WB: I’m not sure there’s necessarily a parallel. In investing, you’re appealing to people’s desire to have a lot more next year, 10 years from now or in 20 years. In philanthropy, you’re appealing to a different side of their nature. You’re trying to convince people who have been fortunate in life that there are an awful lot of people that did not get the long straw. After you’ve taken care of yourself in a very good way and your family and all that, a lot of people can benefit if you apply some of those excess funds intelligently in education, in medicine, all kinds of things. It’s a different appeal. And people respond differently to them, too.
Q: When the day comes – say, maybe 50 years from now – when you become chairman of Berkshire, Howard, how do you think your very different life experiences from your father’s will affect the company?
HGB: The best experience I had was to spend 50 years around my dad. I know how he thinks, I know what he cares about and I know some of the promises he’s made to people he’s bought companies from. And the most important thing to do is keep that integrity and keep the credibility with those people and those managers who may be the original people who started the company. One thing about Berkshire that’s incredibly fortunate is that there could be more than one CEO – it’s up to the board and everything else in the future – but it’s not like we have to look very far. Every company can’t say that. Part of that value is that Berkshire has 50 CEOs and you have an array of choice. It’s not like it’s going to be a struggle to find somebody who can do a great job running it. My job is pretty easy: It’s just to make sure nothing changes a whole lot.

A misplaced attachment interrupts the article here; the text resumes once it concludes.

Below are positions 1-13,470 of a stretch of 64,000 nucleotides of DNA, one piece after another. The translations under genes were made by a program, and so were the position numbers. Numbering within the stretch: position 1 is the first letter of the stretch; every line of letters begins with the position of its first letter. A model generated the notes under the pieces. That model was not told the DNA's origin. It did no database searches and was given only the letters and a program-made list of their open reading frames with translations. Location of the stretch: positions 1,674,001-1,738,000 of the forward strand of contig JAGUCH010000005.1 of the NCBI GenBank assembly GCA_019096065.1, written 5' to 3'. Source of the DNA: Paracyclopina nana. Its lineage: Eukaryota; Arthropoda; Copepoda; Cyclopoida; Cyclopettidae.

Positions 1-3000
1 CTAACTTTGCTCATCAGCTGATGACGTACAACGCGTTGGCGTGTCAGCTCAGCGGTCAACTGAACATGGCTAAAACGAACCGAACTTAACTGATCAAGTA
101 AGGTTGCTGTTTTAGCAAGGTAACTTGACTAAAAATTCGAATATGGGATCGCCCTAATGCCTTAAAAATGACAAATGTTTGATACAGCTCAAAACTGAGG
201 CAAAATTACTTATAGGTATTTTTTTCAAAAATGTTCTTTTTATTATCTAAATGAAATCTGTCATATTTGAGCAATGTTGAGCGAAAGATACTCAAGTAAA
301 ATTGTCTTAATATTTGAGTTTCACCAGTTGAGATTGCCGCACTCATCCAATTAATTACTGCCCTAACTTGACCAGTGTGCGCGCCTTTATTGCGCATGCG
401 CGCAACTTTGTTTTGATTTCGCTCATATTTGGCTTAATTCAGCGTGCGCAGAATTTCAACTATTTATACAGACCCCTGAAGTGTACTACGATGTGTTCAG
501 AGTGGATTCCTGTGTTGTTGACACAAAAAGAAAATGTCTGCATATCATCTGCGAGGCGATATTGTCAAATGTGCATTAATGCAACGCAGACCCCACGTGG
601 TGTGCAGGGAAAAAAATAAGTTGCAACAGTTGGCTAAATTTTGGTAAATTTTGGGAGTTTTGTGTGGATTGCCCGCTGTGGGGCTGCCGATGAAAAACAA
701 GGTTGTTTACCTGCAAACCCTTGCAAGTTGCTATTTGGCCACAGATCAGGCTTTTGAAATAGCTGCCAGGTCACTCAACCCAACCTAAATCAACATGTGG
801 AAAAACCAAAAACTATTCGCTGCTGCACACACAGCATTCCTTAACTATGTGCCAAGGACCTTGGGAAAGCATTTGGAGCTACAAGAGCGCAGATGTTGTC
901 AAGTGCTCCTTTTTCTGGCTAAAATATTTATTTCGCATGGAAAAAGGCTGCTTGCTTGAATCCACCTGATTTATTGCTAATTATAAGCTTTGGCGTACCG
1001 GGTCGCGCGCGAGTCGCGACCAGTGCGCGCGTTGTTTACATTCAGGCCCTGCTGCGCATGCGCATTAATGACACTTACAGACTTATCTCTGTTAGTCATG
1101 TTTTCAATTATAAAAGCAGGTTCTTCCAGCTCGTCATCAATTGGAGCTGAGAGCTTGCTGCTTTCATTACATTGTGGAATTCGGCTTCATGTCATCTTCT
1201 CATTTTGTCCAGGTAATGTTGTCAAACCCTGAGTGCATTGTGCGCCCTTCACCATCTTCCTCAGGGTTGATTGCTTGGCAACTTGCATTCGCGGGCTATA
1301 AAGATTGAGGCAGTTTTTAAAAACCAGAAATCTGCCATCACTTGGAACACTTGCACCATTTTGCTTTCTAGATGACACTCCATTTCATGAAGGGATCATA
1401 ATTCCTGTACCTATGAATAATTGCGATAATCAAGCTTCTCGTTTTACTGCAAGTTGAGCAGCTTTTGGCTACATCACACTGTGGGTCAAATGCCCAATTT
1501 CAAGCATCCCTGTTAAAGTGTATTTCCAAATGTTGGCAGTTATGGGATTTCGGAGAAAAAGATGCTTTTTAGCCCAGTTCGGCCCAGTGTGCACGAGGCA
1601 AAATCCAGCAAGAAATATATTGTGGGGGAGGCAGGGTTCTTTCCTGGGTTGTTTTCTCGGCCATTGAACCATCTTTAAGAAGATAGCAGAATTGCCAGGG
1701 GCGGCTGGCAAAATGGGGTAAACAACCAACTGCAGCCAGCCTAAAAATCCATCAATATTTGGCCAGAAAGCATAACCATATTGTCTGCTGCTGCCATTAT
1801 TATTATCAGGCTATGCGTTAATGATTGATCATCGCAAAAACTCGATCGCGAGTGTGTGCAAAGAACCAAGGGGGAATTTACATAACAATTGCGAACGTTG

WB: I think he’ll be pretty good at this point. He wouldn’t have been when he was 20 years old or 25. If a CEO is put in there who does change in some way after they get in the job or if it becomes more about them than about the shareholders in the company, I think Howie will be good at detecting that. I think other members of our board will be, too. But he’ll also be in a position where it’s relatively easy to do something about it. It’s very hard if you have a CEO that’s chairman and the directors meet every three or four months, it’s hard to change CEOs sometimes. They learn how to entrench themselves and start putting their friends on the nominating committee and all that. His position is for the one-in-a-hundred chance that somebody is not who we thought they were when we put them in. The Bible says blessed are the meek for they shall inherit the earth, but it doesn’t say they’ll stay meek after they inherit it. That’s the problem we’re looking at.